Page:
January 19th, 2004


(no subject)


am a goth
am not a goth, but I like the music and wear black a lot
not a goth, but I like the music
not a goth, but I wear black a lot
not a goth at all

(no subject)

According to the BBC, Stephen Hawking was attacked today.

It can only have been a gang of rival physicists.

It's obviously rival gangs of scientists, trying to extract the secrets of
the universe from him.

"What's inside a black hole?"

"I don't know, nobody knows?"

"Talk, damn you Hawkings!"



Taking some of the thoughts brought up by the post yesterday, I'm going to try and sum up some of my thoughts on the matter.
(Disclaimer 1: when I say "everyone", I'm bearing in mind that there are bound to be some people that feel likewise and actually mean "nearly, but not quite everybody)
(Disclaimer 2: Legalised abortions are necessary, because otherwise women have illegal ones, in pretty much the same numbers, only the women die in much larger amounts.  Which I think we can all agree is a bad thing)

Everyone agrees that killing babies that are out of the womb is wrong.
Most people are fine with contraception, the prevention of the sperm and egg coming together to form a zygote.

In between it comes down to a clash between the right of the mother to self-determination versus the right of the zygote/foetus not to die.

For some people the answer is simple - at any point after conception the foetus is alive and has the same rights as any other person, including the right not to be killed.  To them all abortion is wrong.

For others the answer is equally simple in the opposite direction.  If the foetus is inside the mother it's not alive yet, and therefore has no right to life.  Abortion at any point is therefore fine.

For the rest of us, it's a little trickier - it rests on some measure of life/sentience.  If, for instance, at 25 weeks gestation a baby is born prematurely, is it alive and does it have the right to life?  If so, then presumably it would have the same right while inside the mother.  Could you remove it's right to life by putting it back inside the mother (one imagines a ceasarian taking place with the baby being alive and then pre-natal once again as the baby is raised and lowered).

The simplest measure in the last case is time - after all the complexity and intelligence of the foetus increases over time in a very well understood manner.  Deciding on how many weeks old a foetus needs to be before it's "really alive" is left as an exercise for the reader.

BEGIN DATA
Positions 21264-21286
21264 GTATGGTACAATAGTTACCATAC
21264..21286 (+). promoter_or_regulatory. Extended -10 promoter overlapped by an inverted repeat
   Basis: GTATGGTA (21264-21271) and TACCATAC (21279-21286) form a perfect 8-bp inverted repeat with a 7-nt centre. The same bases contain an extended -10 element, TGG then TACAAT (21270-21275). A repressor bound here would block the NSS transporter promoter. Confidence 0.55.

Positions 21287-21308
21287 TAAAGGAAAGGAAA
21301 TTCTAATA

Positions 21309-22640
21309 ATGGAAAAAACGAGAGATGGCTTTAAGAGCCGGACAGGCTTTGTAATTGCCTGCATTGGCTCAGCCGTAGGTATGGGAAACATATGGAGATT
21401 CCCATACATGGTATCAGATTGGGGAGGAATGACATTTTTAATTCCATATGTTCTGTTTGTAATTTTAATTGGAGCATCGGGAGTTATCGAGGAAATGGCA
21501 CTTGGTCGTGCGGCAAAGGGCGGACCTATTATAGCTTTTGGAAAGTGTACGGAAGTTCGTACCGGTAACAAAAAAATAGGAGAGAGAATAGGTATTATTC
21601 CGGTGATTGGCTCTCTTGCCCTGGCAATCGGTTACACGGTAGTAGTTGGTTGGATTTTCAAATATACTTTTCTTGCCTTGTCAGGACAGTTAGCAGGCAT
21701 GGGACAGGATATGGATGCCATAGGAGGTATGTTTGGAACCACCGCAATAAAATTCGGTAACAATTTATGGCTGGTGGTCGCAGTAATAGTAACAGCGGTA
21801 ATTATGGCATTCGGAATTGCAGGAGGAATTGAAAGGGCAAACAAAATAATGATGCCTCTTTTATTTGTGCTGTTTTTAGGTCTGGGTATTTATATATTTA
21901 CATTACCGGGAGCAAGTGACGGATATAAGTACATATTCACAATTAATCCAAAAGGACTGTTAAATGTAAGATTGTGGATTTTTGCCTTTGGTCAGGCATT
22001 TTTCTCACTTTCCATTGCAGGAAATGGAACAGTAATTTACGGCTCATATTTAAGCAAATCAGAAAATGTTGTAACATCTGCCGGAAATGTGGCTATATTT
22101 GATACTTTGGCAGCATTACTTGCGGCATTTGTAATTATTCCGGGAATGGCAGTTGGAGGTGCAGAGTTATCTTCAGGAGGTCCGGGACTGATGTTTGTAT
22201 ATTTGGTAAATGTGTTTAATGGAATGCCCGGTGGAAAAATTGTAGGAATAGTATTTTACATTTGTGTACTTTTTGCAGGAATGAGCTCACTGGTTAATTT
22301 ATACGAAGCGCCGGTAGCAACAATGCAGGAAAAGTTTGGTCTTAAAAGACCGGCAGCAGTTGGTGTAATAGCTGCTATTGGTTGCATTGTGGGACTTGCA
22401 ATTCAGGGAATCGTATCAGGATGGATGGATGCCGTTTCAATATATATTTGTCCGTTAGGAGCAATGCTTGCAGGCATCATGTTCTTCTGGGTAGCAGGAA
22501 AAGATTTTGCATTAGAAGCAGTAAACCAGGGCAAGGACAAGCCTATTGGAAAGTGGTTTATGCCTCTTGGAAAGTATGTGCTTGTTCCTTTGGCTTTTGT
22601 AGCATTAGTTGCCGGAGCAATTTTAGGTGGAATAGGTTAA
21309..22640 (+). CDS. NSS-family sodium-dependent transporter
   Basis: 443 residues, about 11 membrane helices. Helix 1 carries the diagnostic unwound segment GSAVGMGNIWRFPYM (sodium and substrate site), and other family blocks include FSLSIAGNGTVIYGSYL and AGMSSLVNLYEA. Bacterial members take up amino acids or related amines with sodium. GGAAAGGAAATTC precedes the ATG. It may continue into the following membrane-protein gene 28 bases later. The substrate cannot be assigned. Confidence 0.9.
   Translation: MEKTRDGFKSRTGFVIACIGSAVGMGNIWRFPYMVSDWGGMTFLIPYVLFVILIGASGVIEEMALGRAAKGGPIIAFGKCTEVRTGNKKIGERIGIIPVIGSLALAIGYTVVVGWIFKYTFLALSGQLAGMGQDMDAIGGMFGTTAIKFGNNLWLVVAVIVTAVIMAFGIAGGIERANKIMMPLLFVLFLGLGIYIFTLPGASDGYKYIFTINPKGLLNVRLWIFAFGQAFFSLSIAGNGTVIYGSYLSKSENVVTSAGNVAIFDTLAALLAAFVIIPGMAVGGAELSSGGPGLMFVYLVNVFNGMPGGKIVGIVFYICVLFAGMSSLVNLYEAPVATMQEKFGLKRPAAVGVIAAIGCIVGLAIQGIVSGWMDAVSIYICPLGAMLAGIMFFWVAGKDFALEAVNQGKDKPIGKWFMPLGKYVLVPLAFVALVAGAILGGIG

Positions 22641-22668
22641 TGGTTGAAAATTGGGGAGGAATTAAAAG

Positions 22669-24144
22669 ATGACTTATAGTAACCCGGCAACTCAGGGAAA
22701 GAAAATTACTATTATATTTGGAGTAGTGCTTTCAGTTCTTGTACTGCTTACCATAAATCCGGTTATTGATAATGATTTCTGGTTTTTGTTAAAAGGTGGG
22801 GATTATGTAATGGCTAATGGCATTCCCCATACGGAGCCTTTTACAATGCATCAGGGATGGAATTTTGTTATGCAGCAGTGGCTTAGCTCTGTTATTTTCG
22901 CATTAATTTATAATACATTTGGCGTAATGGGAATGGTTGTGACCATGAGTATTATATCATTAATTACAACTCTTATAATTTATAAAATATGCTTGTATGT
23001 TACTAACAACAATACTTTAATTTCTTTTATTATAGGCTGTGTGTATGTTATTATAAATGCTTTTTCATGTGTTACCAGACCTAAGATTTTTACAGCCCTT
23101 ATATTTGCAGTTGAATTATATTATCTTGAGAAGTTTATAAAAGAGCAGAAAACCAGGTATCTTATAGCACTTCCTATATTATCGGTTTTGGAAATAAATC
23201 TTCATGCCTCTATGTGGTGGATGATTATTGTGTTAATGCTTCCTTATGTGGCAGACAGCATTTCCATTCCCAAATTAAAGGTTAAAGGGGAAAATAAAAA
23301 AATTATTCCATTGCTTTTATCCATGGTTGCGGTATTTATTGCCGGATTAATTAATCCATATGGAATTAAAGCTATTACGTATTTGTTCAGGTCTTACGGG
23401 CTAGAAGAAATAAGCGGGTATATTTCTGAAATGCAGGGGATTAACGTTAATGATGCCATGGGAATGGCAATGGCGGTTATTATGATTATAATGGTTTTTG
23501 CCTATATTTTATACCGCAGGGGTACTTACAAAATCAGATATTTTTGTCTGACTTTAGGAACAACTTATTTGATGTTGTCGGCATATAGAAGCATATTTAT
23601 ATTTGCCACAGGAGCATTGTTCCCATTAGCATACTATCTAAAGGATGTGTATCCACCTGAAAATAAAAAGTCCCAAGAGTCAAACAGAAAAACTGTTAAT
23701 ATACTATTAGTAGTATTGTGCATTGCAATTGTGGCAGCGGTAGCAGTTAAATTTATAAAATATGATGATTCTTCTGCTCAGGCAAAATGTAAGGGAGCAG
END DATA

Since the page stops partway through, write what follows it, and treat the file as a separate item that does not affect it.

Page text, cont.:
When it comes to abortion

All abortion is wrong, the foetus has an intrinsic right to life
All abortion is ok, the foetus has no right to life
all abortion is ok, the foetus has a right to life but it's always overridden by the mother's right to choose
At some point the foetus becomes sentient enough that it's rights override the mother's right to choose
I'm not touching this one with an eight-foot long pole

*feels nervous about hitting 'post'*
*awaits the end of the world*
  • Current Music
    The Chemical Brothers - Dream On

Scary figures

Four out of 10 white people do not want an Asian or black Briton as their neighbour, according to a survey published this week.

The Mori survey for Prospect magazine found that 39% of those asked would prefer to live in an area only with people from the same ethnic background. Forty-one per cent of whites and 26% of ethnic minority people surveyed wanted the races to live separately. Over half of all ethnic groups wanted to live in diverse areas.

The poll found older people were most in favour of living apart from other races. Only 40% of people over 55 disagreed with the idea, compared with 64% of 16- to 34-year-olds.

Mori said people had a "inflated view of the scale of the issue", with people overestimating the numbers of first generation immigrants by four times the actual amount. Britons think that first generation immigrants comprise 23% of the population, while the real figure is 6%.

One in five people believes immigrants should get less welfare provisions than British citizens, though there is a marked class difference. Just 12% of the top two socio-economic groups support less welfare for immigrants compared to 29% of the lowest two socio-economic groups. This is the group most likely to need welfare and most likely to read rightwing newspapers which have been accused of running a scaremongering campaign against asylum seekers and new immigrants.

More here
  • Current Music
    The Chemical Brothers - Dream On

(no subject)

Re: the previous post with the poll at the bottom.  If you say "other" then I'd be interested to know why, because I'd like to know which bases I didn't cover.

If you don't want to argue about it in public, feel free to drop me an email at andrew@ducker.org.uk and I _promise_ not to argue if you ask me not to.